Rams-Bucs feud hasn't faded with time

Players still debate blame for post-game taunting

NFC notebook

Super Bowl Xxxiv

January 26, 2000|By Vito Stellino | Vito Stellino,SUN STAFF

ATLANTA -- What actually happened at the end of the St. Louis-Tampa Bay NFC title game depends on whose version you believe.

There were skirmishes at the end of the game and Tampa Bay's Frank Middleton blamed it all on the Rams for taunting the Bucs.

"This team is a bunch of punks," Middleton said of the Rams.

Although Todd Lyght admitted Monday he was taunting the Bucs, two other Rams, Devon Bush and Billy Jenkins, got their first chance to give their versions on media day yesterday, and said that they were reacting to Middleton.

Bush said he came out of the locker room, spotted Middleton and was ready to shake hands and put the trash talking on the field behind them.

"I was like, `that stuff on the field, leave it on the field.' But he started to go the other way," Bush said.

It wasn't long before voices were raised and police stepped in to separate the two players. Meanwhile, Jenkins, who found himself being jawed at by Bucs quarterback Trent Dilfer, who was in street clothes, said he didn't say anything to Dilfer after the game.

"It was just that one guy, 73, [Middleton] on their team. He was talking nonsense the whole game. I got caught up in the excitement of stopping them on fourth down and us winning and we exchanged some words. It he was no big deal, but he held me on their sidelines," he said.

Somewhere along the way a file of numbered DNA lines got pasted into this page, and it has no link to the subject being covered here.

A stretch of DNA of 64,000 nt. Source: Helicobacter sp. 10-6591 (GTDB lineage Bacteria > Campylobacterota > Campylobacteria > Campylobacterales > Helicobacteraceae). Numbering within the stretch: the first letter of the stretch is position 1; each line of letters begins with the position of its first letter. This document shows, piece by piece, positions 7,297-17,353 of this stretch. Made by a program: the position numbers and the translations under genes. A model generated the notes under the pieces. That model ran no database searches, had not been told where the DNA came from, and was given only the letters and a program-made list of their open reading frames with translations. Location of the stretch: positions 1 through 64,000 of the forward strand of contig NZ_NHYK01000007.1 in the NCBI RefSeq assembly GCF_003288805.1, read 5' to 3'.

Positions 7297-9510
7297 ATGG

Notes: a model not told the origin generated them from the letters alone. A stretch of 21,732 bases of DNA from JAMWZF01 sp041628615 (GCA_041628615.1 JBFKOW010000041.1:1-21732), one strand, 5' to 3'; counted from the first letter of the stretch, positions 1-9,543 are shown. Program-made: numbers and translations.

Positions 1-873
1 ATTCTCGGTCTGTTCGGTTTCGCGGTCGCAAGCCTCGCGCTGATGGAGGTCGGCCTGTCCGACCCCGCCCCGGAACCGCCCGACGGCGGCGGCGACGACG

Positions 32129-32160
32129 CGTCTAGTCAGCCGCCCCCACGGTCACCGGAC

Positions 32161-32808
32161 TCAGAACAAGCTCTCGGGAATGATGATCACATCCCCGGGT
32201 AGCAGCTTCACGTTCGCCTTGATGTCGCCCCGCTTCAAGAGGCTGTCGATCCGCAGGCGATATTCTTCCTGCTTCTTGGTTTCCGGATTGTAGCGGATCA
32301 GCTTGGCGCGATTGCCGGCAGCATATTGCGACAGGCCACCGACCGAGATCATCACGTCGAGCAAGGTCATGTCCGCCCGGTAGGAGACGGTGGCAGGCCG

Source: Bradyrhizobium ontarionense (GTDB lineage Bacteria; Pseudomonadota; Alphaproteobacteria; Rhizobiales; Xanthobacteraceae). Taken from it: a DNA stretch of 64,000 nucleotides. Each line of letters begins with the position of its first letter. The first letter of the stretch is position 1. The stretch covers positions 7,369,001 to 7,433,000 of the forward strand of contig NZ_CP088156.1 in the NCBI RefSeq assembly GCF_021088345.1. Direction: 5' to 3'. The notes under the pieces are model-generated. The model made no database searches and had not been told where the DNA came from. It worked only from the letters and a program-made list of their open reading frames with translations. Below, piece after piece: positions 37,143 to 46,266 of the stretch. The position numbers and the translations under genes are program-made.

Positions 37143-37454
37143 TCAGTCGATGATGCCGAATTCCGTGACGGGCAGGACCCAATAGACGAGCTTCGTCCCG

Of Dilfer, he said, "I guess he was just defending one of his teammates. I was interested in finding out what he planned on doing once he got out there."

The two men were quickly separated.

Return trip for Bush

Bush, who was with the Falcons last year, is with the NFC team in the Super Bowl for the second straight year, but he'll play a much bigger role this time.

He played only about a dozen plays for the Falcons in last year's Super Bowl, and felt he wasn't being utilized enough. He signed a four-year deal with the Falcons and is now the starting free safety.

"It's nice to go right back because you always hear you may never get a chance to go at all. To go back to back gets you a lot of attention," he said.

Of signing with St. Louis, he said, "They opened their arms to arm and said I was going to be their guy."

He said Atlanta didn't even bother to try to keep him.

"They kicked me to the curb," he said.

Trying moments

Fred Miller was an unlikely candidate to be the center of much attention at the Super Bowl.

He's the "other tackle" for the Rams, playing in the shadow of Pro Bowler Orlando Pace.

But he had some explaining to do yesterday because he was drilled by the Titans' pass-rushing specialist Jevon Kearse in the Rams' 24-21 loss to the Titans in the regular season. Bothered by the crowd noise, he jumped offside several times, gave up a sack and was called for holding.

Some players wouldn't be eager to discuss a poor game, but Miller was candid in admitting his shortcomings that day.

"I was definitely embarrassed by that game. When you have an outing like that and when it's a lack of focus and concentration and mental preparation, it really does embarrass you when you let the team down like that," he said.

Different times

Rams coach Dick Vermeil said the Super Bowl is much different than it was when he coached the Eagles in Super Bowl XV.

"It's much bigger. The cars we drive are faster, bigger, prettier, streamlined. The NFL is bigger, faster, streamlined. There are a lot more people involved," he said.

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